Count Rugen reminds me a lot of Rorschach. Sadistic and seemingly without conscience, he does whatever is necessary to get what he wants. Like Wesley, Count Rugen is also terribly polite. Prince Humperdink seems to channel a very Captain Hookish vibe. from the extravagant clothes to the obsession with culture, I believe they're very similar. Yes, I'm saying Hook is heroic in this aspect. I could also say Humperdink is annoying like superman. I'll go with that.
2. Why does Westly adopt the outside semblance of a stereotypical villain, and does it help him to succeed?
He's able to take his opponents off guard as well as learn the truth about Buttercup. Without his villainous persona, Wesley wouldn't have been able to do nearly all of the things he did.




Comments:


I totally agree with you…actually your comment is similar to mine. I like how you tied in Dumbledore. I love Harry Potter. And I feel that the quote is perfect for this story. I also liked how you tied in drugs to it. It is a very good example.
- jserru jserru Aug 30, 2011Jaclyn
I really like what you had to say and how you said it. You talk about everyone having some evil but being able to choose whether or not to nourish that evil. When you said "there is a reason all of us have the 'good' side as well" it made me imagine a society with no rules. A society where if you wanted someones food you just killed them and took it. Now I'm thinking about the advantages and disadvantages of a society like this where Mr. Hyde's kind of 'evil' prevails. Just a thought. Good work!- lduran02 lduran02 Sep 1, 2011Lawrence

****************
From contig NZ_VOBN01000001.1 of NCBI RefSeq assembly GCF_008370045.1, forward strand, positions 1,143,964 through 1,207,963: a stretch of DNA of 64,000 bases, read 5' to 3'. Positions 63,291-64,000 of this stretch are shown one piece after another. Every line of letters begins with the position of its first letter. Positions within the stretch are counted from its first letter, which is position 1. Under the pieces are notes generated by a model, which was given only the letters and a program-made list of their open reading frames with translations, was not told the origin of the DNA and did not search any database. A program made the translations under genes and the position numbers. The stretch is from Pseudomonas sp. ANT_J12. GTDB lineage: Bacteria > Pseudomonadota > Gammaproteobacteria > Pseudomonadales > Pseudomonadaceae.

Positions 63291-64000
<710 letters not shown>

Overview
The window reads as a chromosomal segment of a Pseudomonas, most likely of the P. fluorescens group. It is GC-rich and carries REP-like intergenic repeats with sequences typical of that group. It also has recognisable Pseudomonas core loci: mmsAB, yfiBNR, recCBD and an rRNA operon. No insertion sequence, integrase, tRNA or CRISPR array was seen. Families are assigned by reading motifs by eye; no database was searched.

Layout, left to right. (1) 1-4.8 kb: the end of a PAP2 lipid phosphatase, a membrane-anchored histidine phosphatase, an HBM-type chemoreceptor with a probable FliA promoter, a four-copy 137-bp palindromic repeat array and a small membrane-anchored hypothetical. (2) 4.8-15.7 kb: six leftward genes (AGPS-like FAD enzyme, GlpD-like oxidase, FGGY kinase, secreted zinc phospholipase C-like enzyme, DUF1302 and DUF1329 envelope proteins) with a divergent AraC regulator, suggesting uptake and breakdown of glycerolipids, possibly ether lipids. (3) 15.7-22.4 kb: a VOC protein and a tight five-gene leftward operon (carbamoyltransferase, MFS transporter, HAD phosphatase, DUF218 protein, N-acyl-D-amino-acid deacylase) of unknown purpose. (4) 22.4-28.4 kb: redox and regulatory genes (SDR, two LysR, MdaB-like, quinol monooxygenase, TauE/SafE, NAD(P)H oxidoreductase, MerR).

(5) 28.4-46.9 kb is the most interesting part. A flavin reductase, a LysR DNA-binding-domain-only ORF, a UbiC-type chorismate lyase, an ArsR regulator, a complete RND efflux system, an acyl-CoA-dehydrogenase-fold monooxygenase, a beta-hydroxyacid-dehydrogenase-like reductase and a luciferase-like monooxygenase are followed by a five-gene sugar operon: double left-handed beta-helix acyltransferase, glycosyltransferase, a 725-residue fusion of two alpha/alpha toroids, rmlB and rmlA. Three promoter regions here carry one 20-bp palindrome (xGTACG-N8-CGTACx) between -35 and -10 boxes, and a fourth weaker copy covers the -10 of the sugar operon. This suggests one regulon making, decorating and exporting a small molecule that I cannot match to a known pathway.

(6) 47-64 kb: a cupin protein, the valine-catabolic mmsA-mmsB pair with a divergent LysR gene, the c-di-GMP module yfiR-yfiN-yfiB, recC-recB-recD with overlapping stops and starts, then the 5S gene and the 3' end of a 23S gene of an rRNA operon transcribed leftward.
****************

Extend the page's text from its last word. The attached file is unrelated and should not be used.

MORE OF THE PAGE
I like your reference to a quote of Dumbledore’s who himself delved in the evil of sorcery and paid his own price. I also found your implication that evil is a drug very interesting. The more one pursues evil instead of resisting it, the more power it begins to hold. - Lenarama Lenarama Sep 2, 2011

But is the good really there to restrain the evil? If nobody is completely good or evil, why should we strive to be one-sided by feeding only the good? It seems like Jekyll created Hyde because he was so unhappy with his life of beneficence. For the soul to live in harmony with itself, maybe there needs to be balance between the two, rather than an extreme of one or the other. - MilesDixon MilesDixon Sep 6, 2011

Your villain o meter looks super villain-ey, aka it looks legit. So besides your legit villain o meter, I also agree with you on the whole respect thing for a successful class discussion. The whole 'body language' part was also a really good point, because people do sit a little straighter, maybe lean forward, and just look like they are about to speak- so we all need to be more aware of that. - reinada reinada Sep 9, 2011Reina